The sample size was first estimated based on the original study by Inouye and colleagues  that examined the effectiveness of the HELP in an acute care hospital. The investigators found that the incidence of delirium in the intervention group was 9.9 % compared to 15 % in the control group . Using these proportions as estimates and with alpha = 0.05 (95 % confidence) and beta = 0.2 (80 % power), a sample size of 686 per group would be required . A sample size of this magnitude was not feasible for this study.
Another outcome of interest in this study was functional recovery. This was measured using the Functional Independence Measure (FIM™) . To demonstrate an estimated clinically important difference of six points in FIM™ scores between groups (IU patients and UC patients) with an estimated standard deviation of 10, and again with alpha = 0.05 and beta = 0.2, a sample size of 47 per group was targeted .
A total of 100 patients were enrolled in the study, 58 on unit IU and 42 on unit UC. Only 35 of the 58 patients on unit IU received the HELP. The only reason for attrition was death (n = 4); complete information was not available for these subjects, and they were not included in the study.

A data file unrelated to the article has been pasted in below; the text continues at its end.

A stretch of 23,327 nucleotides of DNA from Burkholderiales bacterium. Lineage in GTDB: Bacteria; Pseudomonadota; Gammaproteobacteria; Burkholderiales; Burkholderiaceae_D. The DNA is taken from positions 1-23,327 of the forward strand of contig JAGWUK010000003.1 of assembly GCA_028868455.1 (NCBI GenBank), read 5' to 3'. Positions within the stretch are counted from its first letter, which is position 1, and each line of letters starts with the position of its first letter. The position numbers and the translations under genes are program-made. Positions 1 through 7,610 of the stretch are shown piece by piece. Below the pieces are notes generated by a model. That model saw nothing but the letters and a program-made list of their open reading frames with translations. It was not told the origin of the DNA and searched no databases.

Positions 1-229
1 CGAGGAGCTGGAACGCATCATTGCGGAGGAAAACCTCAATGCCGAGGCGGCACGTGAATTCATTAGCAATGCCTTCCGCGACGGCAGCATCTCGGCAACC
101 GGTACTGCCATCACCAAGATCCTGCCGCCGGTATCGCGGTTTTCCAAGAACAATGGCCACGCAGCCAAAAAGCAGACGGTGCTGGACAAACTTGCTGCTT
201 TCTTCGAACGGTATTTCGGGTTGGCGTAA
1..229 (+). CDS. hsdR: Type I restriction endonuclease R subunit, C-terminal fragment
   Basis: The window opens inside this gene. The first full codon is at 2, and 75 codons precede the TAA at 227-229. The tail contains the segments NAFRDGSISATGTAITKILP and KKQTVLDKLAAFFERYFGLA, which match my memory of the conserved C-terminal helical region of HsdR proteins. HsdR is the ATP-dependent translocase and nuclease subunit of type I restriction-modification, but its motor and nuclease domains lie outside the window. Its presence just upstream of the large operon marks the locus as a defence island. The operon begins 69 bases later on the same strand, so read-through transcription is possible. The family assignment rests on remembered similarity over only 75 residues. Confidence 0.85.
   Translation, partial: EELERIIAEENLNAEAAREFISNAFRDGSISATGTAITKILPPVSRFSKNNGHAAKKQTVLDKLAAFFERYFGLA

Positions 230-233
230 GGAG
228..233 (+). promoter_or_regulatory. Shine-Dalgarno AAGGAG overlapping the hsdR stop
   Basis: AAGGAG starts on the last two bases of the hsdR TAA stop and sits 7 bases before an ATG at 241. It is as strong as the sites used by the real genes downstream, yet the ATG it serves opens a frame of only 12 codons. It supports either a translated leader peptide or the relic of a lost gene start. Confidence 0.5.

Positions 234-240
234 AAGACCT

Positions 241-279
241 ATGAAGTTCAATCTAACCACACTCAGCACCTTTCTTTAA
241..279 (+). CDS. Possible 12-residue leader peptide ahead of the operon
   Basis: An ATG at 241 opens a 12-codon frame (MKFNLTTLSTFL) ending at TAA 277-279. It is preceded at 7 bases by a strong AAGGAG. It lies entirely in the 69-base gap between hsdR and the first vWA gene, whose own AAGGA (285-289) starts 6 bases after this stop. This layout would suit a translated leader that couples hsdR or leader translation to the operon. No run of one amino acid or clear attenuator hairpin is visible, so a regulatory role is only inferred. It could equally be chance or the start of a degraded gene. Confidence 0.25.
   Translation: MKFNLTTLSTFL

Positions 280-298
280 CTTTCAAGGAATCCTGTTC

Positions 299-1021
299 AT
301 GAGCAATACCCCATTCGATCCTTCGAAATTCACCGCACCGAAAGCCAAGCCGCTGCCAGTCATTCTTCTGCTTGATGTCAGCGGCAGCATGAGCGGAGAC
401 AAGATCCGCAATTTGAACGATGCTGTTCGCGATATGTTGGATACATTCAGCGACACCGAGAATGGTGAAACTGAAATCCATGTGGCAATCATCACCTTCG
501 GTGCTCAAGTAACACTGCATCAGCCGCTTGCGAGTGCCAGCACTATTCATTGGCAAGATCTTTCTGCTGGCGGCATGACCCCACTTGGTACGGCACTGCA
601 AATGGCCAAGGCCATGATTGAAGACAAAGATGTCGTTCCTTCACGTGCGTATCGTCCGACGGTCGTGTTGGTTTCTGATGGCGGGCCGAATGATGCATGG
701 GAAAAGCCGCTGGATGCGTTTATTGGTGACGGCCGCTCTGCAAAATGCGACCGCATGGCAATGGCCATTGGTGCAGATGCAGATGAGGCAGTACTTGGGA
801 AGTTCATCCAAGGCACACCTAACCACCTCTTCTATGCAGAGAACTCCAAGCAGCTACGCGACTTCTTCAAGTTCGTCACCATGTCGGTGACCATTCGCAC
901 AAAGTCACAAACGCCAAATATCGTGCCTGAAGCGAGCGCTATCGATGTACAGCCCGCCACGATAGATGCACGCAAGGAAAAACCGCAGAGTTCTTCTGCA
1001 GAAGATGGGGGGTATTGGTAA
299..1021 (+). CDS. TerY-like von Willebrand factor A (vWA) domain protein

Purposeful sampling was used to collect qualitative data. To recruit patients for the focus group interview, posters were placed throughout the intervention unit (IU). Project leads provided interested patients with further information. Six patients participated in the interviews; three attended a scheduled focus group interview, and three participated in individual interviews. Five of the six participants were female.
Caregivers of patients who participated in the HELP were asked to complete a self-reported questionnaire and to be interviewed. Return of the completed self-report questionnaire was indicated as permission to use responses in the study. Caregivers were excluded if they were unable to read, write, and/or comprehend English. A total of 87 caregivers completed the self-reported questionnaires, 60 of whom cared for patients who received the HELP and 27 of whom cared for patients who received usual care.
Caregivers were recruited for the focus group interview together with the patients they cared for. Five caregivers (three female) of patients who participated in the HELP were interviewed. Four caregivers attended interviews together with the patients they cared for, and one was interviewed individually. Three were spousal caregivers, and two were siblings of patients who participated in the HELP.
HELP volunteers involved with the program for a minimum of one month were asked to participate in a focus group interview. Volunteers were excluded if they had not been involved with the HELP for at least one month to ensure sufficient information on their experience with the program. A total of three HELP volunteers (mean age 19; two female) attended the scheduled focus group interview.